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Geoff Daily

App-Rising.com covers the development and adoption of broadband applications, the deployment of and need for broadband networks, and the demands placed on policy to adapt to the revolutionary opportunities made possible by the Internet.

App-Rising.com is written by Geoff Daily, a DC-based technology journalist, broadband activist, marketing consultant, and Internet entrepreneur.

App-Rising.com is supported in part by AT&T;, however all views and opinions expressed herein are solely my own.

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June 12, 2007 11:32 AM

Impressions from the P2P Summit

Hello from cloudy California! I'm out here attending the P2P Summit put on by the DCIA and the Digital Hollywood Summit, and I'll do my best to keep you all up to date on the happenings of these exciting events.

Yesterday I attended the one-day P2P Summit, which pulls together many of the players in the P2P (aka peer-to-peer) space to talk about where the industry is and what it needs to do to continue moving forward.

While I could go off on one of my long-winded rants about a number of interesting topics that were brought up, instead I want to provide you with a flyby of some of the interesting things that were said throughout:

- When you analyze at the usage trends around the illegal distribution of popular content like first-run TV shows, it looks like an established marketplace, where demand for shows follows regular patterns after the shows first air, where demand for seasons is greater than demand for individual shows, and where a handful of shows draw the majority of the traffic. (Unfortunately, I can't remember who was saying this as I walked in on the middle of his presentation.)

- Eiton Efron from Oversi, a company that enables P2P caching for ISPs, made an interesting observation that while traffic shaping technology has begun to make a lot of noise as a way to reduce the impact of P2P traffic on networks, the advent of P2P streaming technologies like Joost makes this more difficult as users are watching video in real-time, meaning if a network operator were to try and squeeze that traffic down it would create an immediate, noticeable degradation in quality, whereas squeezing P2P downloading traffic simple means it takes longer to download the file.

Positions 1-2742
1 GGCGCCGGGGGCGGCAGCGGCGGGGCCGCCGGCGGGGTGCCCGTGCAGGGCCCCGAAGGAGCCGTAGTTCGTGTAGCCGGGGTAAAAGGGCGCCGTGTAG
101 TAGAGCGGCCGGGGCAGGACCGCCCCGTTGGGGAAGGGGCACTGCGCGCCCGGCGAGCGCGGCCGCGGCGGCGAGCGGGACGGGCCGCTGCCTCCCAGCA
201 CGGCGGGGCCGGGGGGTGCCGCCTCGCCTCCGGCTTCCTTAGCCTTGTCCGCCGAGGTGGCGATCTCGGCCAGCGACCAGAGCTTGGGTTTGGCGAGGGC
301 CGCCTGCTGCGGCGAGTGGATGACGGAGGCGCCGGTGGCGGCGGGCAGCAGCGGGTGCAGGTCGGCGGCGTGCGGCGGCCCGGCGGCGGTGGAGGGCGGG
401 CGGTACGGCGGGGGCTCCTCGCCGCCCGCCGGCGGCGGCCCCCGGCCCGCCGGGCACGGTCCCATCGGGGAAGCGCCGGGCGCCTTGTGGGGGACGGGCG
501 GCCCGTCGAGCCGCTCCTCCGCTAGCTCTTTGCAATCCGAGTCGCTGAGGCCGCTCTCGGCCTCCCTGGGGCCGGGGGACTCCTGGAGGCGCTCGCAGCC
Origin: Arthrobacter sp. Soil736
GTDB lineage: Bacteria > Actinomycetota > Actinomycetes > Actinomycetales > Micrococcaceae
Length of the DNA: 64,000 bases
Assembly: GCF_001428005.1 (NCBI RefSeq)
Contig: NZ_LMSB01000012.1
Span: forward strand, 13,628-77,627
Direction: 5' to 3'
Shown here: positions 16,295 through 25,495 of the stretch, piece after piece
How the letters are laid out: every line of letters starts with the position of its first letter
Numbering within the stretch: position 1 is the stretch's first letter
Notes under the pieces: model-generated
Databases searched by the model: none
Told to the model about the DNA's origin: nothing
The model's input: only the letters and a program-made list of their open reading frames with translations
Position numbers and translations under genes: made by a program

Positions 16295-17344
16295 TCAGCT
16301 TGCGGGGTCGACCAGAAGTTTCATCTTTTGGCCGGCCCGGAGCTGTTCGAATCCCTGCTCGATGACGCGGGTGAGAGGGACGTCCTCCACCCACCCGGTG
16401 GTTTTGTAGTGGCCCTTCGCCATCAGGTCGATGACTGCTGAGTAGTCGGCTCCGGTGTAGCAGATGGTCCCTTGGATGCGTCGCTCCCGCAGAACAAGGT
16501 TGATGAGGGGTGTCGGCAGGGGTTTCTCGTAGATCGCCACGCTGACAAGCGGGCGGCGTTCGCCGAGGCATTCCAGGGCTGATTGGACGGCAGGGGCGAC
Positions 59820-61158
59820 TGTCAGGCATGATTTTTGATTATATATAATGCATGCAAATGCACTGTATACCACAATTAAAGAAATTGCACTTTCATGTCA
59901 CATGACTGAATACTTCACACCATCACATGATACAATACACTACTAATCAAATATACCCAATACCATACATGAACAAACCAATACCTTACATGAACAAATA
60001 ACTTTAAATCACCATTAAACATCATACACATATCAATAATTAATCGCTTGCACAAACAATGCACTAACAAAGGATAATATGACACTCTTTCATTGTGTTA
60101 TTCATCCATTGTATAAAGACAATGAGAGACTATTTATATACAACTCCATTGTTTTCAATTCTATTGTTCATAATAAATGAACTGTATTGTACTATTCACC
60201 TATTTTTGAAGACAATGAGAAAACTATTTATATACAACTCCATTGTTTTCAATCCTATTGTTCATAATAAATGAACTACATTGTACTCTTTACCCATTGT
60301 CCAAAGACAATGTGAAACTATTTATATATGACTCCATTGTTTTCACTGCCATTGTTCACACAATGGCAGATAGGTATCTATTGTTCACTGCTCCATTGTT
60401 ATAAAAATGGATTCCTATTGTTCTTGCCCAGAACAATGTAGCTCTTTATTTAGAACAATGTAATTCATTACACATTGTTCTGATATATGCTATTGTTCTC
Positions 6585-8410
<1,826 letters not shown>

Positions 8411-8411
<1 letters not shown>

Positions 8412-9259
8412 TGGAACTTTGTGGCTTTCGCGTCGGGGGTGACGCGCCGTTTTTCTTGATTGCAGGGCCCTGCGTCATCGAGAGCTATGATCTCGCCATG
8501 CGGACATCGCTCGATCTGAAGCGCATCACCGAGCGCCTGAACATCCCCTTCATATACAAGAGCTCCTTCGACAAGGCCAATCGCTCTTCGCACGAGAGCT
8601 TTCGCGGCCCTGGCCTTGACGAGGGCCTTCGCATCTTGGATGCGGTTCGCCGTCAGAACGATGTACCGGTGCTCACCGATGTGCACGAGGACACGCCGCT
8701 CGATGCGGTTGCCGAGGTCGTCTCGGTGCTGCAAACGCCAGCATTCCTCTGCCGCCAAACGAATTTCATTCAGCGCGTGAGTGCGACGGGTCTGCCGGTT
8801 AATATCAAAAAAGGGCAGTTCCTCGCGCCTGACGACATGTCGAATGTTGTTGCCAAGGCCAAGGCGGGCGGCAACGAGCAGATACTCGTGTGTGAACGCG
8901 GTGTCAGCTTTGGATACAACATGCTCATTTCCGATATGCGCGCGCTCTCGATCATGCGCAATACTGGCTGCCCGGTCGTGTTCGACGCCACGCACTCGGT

- In between sessions, I was chatting with Shelly Palmer, an outspoken thought leader in the transition to TV 2.0, and mentioning how my proximity to DC has led to a growing interest in policy issues. His response, and I paraphrase here, "We're all going to be involved in policy soon." It's his belief that there are too many established interests already beginning to fight over Internet regulation, and that if the online industry wants to ensure that we don't end up with federal legislation that hurts the Internet rather than helps that we'll all have to step up and make our voices heard in order to better educate legislators as they navigate these complex issues and make tough decisions.

- On another non-P2P related note, Jonathan Lee from MediaDefender, a provider of anti-piracy services and technology, made the interesting observation that just a few years ago a developer of his commented on how they'd never need more than the T1 line they already had. Today, the same company requires the equivalent of 6000 T1 lines.

- Back to the world of P2P, Katie Mitic from Skyrider, a company focused on helping organize and monetize P2P traffic, highlighted how if you add together the install bases of all the P2P clients in the world, it's bigger than any other application out there. For the most part the different clients don't talk to each other, and I can't confirm her claims about having the biggest overall install base, but even still it's remarkable to think about how what once was a fringe technology has now become relatively mainstream, which strongly suggests P2P traffic isn't going anywhere.

- Along these same lines, another speaker who will remain anonymous due to my shoddy note-taking made the observation that there are 100-150 million searches happening on each of the major P2P networks every day, which is equivalent to a search giant like Yahoo!, further proof of how far P2P has grown.

- Conversely, Michael King, CEO of Abacast, a company that enables live P2P content delivery, discussed how while his company's technology is designed to scale to support huge audiences, he struggles with making this pitch to hesitant customers when his biggest test case topped out at 10,000 simultaneous viewers. That's not to say they haven't tried having bigger events, instead this highlights the challenge in getting a big group of people to show up and do the same thing at the same time on the Internet, especially for a live event which has a distinctly limited window for opportunity for users to join in.

- On the same panel, Chuck Kalmenac, who works in AT&T; Labs on issues related to network performance, showed a graph that highlighted the fascinating reality that while P2P traffic has long been the biggest driver of bandwidth consumption, that the recent rise of video sites like YouTube has just in the last few months pushed HTTP traffic past P2P, and that if the recent growth curves hold true, that that gap may widen in the coming months.

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